One of the more dangerous aspects of using a meter and checking voltages, etc, is if you're afraid of what you're about to do- that either says you're not sure of what you're doing, or you haven't taken enough safety precautions. If you have no fear at all, ie a lack of respect for the potential danger, then you shouldn't be touching a meter or any wiring- and you probably shouldn't be driving a vehicle or using any power tools, and you probably shouldn't even open a cutlery drawer. Common sense goes just as far in electrical matters as it does in any other field where one is required to be cognizant.

Dawai
06-28-2011, 10:36 PM
High voltage meter? ya take a cresent wrench, stick it in the end of a fuse stick and hold it up next ta the power lines.. if the line is HOT and drawing a current the wrench will rattle.

Walking by the electric generators in Chickamauga TVA power plant.. The small 4" cresent wrench I carry to save steps started twitching in my pocket.. working with some real jokers expected to see something "live" come out of my pocket. It was the magnetic fields rolling by..

Ohh.. ya mean a "low voltage" meter.. A engineer at dupont tried to check 14,600 with a fluke. The safety committee wanted to outlaw them... Everyone came back from lunch and wondered who the dead black man laying there was.. (he was white before lunch) I've accidentally checked 1250 volts with my old 77... still working today.. (twas scratching my head that day) It was one of them surprise circuits, running in thhn wire off the secondary of a miswired transformer.

Tesla coil voltage? Purple lightning about a foot long.. how much is that? I guesstimated 1 million volts.. I was experimenting with pulsing ultra high frequency voltage in synchronization of the brain waves. (don't ask)... but it was in one of them 80s science magazines as a way the Russkies were creating mind-control experiments and I thought I'd try.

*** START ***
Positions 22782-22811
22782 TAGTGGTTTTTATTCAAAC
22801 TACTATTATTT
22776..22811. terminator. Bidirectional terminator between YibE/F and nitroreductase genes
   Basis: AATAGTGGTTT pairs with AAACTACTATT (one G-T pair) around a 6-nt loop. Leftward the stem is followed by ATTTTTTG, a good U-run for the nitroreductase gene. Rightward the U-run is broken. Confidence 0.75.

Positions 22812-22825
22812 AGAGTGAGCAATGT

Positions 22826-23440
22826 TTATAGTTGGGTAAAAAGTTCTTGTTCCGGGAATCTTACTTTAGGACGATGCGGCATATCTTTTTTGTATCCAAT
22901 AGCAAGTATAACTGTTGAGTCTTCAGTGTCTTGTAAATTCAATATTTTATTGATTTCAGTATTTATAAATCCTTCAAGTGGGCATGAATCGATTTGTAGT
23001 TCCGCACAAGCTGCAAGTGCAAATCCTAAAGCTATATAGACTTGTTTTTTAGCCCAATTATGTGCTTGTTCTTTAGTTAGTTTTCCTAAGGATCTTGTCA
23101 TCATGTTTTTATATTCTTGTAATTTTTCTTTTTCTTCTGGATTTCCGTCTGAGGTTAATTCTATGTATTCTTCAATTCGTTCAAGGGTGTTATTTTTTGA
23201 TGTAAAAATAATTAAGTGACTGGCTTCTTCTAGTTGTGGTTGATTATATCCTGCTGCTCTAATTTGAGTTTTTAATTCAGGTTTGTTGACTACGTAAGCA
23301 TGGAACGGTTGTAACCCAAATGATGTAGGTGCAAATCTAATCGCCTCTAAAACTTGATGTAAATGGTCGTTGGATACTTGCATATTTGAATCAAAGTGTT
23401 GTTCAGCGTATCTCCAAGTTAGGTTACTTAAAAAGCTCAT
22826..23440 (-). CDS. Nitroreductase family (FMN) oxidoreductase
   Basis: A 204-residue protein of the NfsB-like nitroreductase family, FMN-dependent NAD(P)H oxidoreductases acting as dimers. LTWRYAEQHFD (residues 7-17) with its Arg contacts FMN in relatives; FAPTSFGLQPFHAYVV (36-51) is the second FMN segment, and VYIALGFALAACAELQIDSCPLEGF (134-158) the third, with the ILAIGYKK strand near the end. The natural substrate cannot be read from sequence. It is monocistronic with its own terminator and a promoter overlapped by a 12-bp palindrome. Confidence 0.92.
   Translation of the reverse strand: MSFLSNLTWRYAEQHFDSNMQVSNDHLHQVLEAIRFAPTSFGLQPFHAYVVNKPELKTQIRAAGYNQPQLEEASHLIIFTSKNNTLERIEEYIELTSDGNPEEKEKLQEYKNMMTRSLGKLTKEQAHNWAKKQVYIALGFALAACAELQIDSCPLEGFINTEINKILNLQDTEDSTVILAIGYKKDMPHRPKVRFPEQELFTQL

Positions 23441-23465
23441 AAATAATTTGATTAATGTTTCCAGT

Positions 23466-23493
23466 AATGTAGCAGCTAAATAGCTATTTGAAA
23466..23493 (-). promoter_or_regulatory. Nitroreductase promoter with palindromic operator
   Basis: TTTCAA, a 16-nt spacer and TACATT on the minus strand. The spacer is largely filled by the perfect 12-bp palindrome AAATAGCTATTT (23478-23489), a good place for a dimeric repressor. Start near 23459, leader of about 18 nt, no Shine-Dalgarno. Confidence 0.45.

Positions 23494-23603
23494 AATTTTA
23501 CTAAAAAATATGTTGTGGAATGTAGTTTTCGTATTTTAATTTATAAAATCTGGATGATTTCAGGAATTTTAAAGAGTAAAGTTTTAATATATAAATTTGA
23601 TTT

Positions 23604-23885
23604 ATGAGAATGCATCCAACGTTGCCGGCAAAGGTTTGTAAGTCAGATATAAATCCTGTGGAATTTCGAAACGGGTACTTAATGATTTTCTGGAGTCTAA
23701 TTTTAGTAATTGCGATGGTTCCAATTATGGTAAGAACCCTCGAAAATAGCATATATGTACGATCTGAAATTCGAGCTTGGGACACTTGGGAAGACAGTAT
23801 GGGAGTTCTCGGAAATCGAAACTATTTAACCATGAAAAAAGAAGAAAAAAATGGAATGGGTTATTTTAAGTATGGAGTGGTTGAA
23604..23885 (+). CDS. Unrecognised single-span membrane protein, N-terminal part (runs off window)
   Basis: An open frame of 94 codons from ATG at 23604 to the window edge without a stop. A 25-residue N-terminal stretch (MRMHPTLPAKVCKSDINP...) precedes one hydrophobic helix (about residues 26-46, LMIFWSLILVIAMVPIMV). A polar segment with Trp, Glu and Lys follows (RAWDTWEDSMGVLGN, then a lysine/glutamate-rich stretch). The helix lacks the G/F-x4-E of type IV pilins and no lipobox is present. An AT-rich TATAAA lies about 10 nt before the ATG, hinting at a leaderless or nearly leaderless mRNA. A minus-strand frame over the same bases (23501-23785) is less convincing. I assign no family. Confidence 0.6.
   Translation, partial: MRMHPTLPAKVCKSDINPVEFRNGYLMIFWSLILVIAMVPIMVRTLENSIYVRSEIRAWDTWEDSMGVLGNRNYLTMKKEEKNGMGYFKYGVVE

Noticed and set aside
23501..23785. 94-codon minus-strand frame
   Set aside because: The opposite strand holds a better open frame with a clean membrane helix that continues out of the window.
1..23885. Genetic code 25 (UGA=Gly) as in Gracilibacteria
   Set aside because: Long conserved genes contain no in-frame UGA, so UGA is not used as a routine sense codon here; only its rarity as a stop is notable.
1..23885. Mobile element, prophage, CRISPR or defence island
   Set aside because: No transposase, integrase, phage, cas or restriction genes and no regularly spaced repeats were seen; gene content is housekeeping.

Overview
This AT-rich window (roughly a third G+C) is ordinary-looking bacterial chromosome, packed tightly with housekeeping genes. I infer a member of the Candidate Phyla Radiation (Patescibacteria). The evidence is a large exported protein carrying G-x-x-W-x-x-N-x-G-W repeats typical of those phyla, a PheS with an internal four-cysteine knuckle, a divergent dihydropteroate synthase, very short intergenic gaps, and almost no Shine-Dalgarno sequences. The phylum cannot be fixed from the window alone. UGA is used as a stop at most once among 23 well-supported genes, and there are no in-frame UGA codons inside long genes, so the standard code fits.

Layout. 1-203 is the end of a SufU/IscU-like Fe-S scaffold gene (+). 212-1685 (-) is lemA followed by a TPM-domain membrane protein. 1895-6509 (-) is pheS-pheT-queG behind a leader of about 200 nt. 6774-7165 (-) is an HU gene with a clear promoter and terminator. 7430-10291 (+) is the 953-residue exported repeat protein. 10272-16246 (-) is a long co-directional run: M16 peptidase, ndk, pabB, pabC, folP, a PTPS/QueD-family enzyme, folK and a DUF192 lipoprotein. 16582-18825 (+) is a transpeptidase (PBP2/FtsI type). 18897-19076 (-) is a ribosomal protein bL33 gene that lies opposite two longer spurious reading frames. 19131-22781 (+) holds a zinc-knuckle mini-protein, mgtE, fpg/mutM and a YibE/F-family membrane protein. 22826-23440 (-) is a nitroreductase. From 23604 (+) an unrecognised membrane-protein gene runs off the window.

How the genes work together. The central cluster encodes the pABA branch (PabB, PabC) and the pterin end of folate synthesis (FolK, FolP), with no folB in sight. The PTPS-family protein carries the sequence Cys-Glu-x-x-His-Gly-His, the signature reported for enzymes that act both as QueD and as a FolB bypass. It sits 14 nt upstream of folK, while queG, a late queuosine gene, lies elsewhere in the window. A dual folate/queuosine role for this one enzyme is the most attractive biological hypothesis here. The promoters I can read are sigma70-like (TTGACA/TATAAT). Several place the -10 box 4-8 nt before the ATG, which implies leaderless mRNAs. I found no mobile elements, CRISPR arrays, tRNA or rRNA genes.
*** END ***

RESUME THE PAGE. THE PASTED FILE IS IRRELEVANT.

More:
It'd not hurt everyone who "owns" a machine to learn the basics of trouble shooting with a meter.

J Tiers
06-28-2011, 11:24 PM
So long as you have AC, the handiest thing to have is a "squeaker"..... One of those gizmos that squeaks when it sees an AC voltage field.

No need to touch anything.

Really easy to check if it is working, stick it near a lamp that is on. Adjust level of sensitivity as desired.

Gives a decent indication of "there's nothing much here" vs "this is live" vs "this is live with something you ought to stay out of". You first clue on that last one will be that it is already squeaking when you are still a meter or two away from the wires......

I know people who don't trust "squeakers", but I like them.... if you stick one near a box you plan to work in, they don't care WHAT is live, they will warn you about the OTHER two live circuits that you may not know are there.....

Evan
06-29-2011, 01:11 AM
There's two ways to work, working hot and working cold. If you are working hot then you KNOW what you shouldn't touch because you don't work hot unless you know what to do. I usually work cold and the thing that I do after tuning of the power is to short hot to ground. No flash/bang? It's cold. I short the other wires too just to be sure.

I have worked around power and high voltage for most of my working life. The only bad jolt I got was from a cracked high voltage lead on a colour TV. 25,000 volts from that giant leyden jar that lept several inches along a spider web to the screwdriver I was holding, through the buttion on the end of the handle, up my right arm and across the back of my neck, to my ear and jumped into the telephone to ground.

I was talking to a friend while working on the TV. He heard the CRACK on the phone and asked if I was ok. For about 30 seconds I couldn't remember how to speak or what my name was.

boslab
06-29-2011, 01:39 AM